Boskop Man

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The Boskop Man was an anatomically modern human fossil discovered in the early 20th century in Southern Africa. Initially thought to be a unique type of hominid, it has been dated to between 30,000 and 10,000 BP.

The term "Boskop Man" is no longer used by anthropologists,[1] and the supposedly unusual characteristics of this type are considered to be a misinterpretation.[1][2] Boskop Man was not a species, but a variation of anatomically modern humans;[1] there are well-studied skulls from Boskop, South Africa, as well as from Skuhl, Qazeh, Fish Hoek, Border Cave, Brno, Tuinplaas, and other locations,[3] which are near the high end of human skull sizes.


Most theories regarding the Boskop type were based on the first labelled Boskop cranium, which was found in 1913 by two Afrikaner farmers. They offered it to Frederick William FitzSimons for examination and further research. Many similar skulls were subsequently discovered by paleontologists such as Robert Broom, William Pycraft and Raymond Dart.

The original skull was incomplete consisting of frontal and parietal bones, with a partial occiput, one temporal and a fragment of mandible. John Hawks notes that "The skull is a large one, with an estimated endocranial volume of 1800 ml. But it is hardly complete, and arguments about its overall size -- exacerbated by its thickness, which confuses estimates based on regression from external measurements -- have ranged from 1700 to 2000 ml. It is large, but well within the range of sizes found in recent males."[1]


In April 2008, neuroscientists Gary Lynch and Richard Granger published a book on human intelligence titled Big Brain: The Origins and Future of Human Intelligence, in which Boskop fossils play a prominent role. The authors conclude that the head of a Boskop would have been some 30 percent larger than that of modern humans, giving them a large forebrain, which in turn may indicate a relatively high IQ.

A paper read to the International Congress of Anthropological and Ethnological Sciences in 1956 and later published in the journal Man observed that:

" isolated cranial fragment found 40 years ago near the surface in a dubious geological horizon, unassociated with implements and fauna, ... there has been developed conjecture after conjecture, speculation on speculation ... the features exhibited by the Boskop skull and those which have been termed 'Boskopoid' are not specific to any 'new' single, African racial group, and in Africa they may be found in varying degrees in the Bushmen, Hottentots or Bush-Hottentot admixtures."[4]

Discover magazine gave Lynch and Granger's book a "fairly positive review"[2] and reprinted an excerpt. John Hawks says "The portrayal of "Boskops" in the Discover excerpt is so out of line with anthropology of the last forty years, that I am amazed the magazine printed it. I am unaware of any credible biological anthropologist or archaeologist who would confirm their description of the 'Boskopoids,' except as an obsolete category from the history of anthropology."[2] He does note that the Web editor at Discover replied that 'the excerpt was intended to run identified as a "controversial idea, but that context didn't come across as intended."', and that "[t]he web page has been changed to make that context clear".[2]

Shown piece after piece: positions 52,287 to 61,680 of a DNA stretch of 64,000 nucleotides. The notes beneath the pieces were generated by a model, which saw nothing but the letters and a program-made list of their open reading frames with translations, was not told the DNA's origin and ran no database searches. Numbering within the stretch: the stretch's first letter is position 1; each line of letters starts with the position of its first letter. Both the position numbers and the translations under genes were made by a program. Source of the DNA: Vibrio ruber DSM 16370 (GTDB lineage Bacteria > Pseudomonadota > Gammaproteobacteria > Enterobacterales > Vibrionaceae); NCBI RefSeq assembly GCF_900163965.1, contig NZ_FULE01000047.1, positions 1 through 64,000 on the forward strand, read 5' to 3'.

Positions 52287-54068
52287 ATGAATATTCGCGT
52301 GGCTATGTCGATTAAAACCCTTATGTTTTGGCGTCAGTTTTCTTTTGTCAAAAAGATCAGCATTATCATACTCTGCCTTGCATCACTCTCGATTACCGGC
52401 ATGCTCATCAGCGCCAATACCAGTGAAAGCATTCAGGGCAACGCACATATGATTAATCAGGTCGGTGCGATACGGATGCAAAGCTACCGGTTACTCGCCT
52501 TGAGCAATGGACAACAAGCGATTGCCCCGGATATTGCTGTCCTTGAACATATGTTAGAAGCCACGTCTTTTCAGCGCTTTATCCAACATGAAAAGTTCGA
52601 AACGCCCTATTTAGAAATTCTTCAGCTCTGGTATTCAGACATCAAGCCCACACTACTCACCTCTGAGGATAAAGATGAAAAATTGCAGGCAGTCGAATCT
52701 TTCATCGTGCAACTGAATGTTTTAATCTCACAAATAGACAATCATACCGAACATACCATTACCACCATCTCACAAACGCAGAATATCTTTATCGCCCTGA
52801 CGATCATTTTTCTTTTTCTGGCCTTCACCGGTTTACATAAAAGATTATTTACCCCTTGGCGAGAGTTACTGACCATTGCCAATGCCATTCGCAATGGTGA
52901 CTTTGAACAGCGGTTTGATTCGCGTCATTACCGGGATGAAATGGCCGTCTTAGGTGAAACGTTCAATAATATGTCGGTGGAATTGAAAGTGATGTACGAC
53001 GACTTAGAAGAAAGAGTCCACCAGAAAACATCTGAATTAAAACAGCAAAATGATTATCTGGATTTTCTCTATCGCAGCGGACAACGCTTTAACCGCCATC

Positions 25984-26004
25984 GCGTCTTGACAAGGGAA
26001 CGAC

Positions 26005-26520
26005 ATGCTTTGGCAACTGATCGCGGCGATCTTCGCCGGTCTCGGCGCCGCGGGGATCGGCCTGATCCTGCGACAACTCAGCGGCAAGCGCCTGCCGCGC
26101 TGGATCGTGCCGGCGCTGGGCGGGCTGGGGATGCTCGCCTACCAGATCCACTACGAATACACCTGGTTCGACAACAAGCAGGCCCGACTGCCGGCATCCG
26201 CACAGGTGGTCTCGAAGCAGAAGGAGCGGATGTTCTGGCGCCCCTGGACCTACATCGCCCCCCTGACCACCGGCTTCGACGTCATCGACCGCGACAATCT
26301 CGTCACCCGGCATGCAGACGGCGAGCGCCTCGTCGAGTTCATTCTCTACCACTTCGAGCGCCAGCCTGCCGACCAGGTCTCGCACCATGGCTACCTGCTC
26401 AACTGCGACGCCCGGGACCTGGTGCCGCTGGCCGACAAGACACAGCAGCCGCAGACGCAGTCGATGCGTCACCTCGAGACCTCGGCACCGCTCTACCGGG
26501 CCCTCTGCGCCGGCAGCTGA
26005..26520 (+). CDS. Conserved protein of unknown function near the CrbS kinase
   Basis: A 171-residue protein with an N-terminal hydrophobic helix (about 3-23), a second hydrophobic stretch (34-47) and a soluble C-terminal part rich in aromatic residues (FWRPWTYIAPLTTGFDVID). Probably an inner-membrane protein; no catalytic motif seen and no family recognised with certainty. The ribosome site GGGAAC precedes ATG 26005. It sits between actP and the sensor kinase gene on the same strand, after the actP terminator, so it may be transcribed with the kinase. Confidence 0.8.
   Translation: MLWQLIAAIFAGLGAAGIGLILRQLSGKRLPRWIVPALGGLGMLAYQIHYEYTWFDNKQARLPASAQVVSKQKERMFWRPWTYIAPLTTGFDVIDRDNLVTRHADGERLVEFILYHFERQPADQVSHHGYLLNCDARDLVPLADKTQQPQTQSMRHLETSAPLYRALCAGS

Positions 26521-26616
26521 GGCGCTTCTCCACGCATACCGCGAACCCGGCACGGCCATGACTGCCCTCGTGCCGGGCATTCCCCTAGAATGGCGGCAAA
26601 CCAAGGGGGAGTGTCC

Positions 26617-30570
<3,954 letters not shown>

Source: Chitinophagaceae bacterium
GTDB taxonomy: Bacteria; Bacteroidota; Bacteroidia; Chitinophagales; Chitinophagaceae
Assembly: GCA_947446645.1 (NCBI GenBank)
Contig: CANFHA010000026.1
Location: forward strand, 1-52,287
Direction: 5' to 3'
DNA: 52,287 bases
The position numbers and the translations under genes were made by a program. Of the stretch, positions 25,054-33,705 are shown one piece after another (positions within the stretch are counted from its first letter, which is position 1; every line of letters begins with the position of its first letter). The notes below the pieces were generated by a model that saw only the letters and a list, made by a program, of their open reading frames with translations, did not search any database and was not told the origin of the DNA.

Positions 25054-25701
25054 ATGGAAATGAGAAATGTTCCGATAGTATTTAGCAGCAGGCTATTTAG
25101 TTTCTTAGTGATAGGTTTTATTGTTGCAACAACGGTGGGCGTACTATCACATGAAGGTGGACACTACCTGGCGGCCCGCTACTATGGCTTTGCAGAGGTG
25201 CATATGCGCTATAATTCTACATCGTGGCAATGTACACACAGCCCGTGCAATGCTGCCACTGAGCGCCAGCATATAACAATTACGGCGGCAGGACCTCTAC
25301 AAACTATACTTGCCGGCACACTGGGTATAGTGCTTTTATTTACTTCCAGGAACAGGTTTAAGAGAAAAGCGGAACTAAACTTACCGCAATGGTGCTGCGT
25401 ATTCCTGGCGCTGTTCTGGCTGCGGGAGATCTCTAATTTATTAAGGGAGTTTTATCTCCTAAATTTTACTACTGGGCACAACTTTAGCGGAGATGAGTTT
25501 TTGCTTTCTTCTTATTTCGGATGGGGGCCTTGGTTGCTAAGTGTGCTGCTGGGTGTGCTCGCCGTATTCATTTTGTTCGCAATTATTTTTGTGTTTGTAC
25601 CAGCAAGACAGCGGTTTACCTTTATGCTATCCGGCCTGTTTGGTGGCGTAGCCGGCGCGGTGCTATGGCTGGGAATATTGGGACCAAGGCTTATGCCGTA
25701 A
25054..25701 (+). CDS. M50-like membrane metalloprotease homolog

1. ^ a b c d The "amazing" Boskops
  2. ^ a b c d Return of the "amazing" Boskops
  3. ^ Schwartz, Jeffrey H.; Tattersall, Ian; Holloway, Ralph L.; Broadfield, Douglas C.; Yuan, Michael S. (2003). The Human Fossil Record. ISBN 978-0-471-67864-9. 
  4. ^ Singer R. 1958. The Boskop 'Race' Problem. Man. 58:173-178. JSTOR 2795854

Further reading[edit]

  • Broom, R (1918). "The Evidence Afforded by the Boskop Skull of a New Species of Primitive Man (Homo capensis)". Anthropological Papers of the American Museum of Natural History. 23: 65–79. 
  • Dart, R (1923). "Boskop remains from the south-east African coast". Nature. 112 (2817): 623–625. doi:10.1038/112623a0. 
  • Dart, R (1940). "Recent discoveries bearing on human history in southern Africa". Journal of the Royal Anthropological Institute of Great Britain and Ireland. 70 (1): 13–27. doi:10.2307/2844198. JSTOR 2844198. 
  • Eiseley L. (1958) The Immense Journey. London: V.Gollancz.
  • FitzSimons, FW (1915). "Palaeolithic man in South Africa". Nature. 95 (2388): 615–616. doi:10.1038/095615c0. 
  • Galloway, A (1937). "The Characteristics of the Skull of the Boskop Physical Type". American Journal of Physical Anthropology. 23: 31–47. doi:10.1002/ajpa.1330230105. 
  • Haughton S, Thomson RB, Peringuey L (1917). "Preliminary note on the ancient human skull remains from the Transvaal". Transactions of the Royal Society of South Africa. 6: 1–14. doi:10.1080/00359191709520168. 
  • Lynch G, Granger R (2008). Big Brain. Palgrave Macmillan.
  • Pycraft, W (1925). "On the Calvaria Found at Boskop, Transvaal, in 1913, and Its Relationship to Cromagnard and Negroid Skulls". Journal of the Royal Anthropological Institute of Great Britain and Ireland. 55: 179–198. doi:10.2307/2843700. JSTOR 2843700. 
  • Schwartz J, Tattersall I (2003). The Human Fossil Record, Vols 1-4. Wiley.
  • Tobias, P (1985). "History of Physical Anthropology in Southern Africa". Yearbook of Physical Anthropology. 28: 1–52. doi:10.1002/ajpa.1330280503. 
  • Lyall Watson (1986). Dreams of Dragons/Earthworks

External links[edit]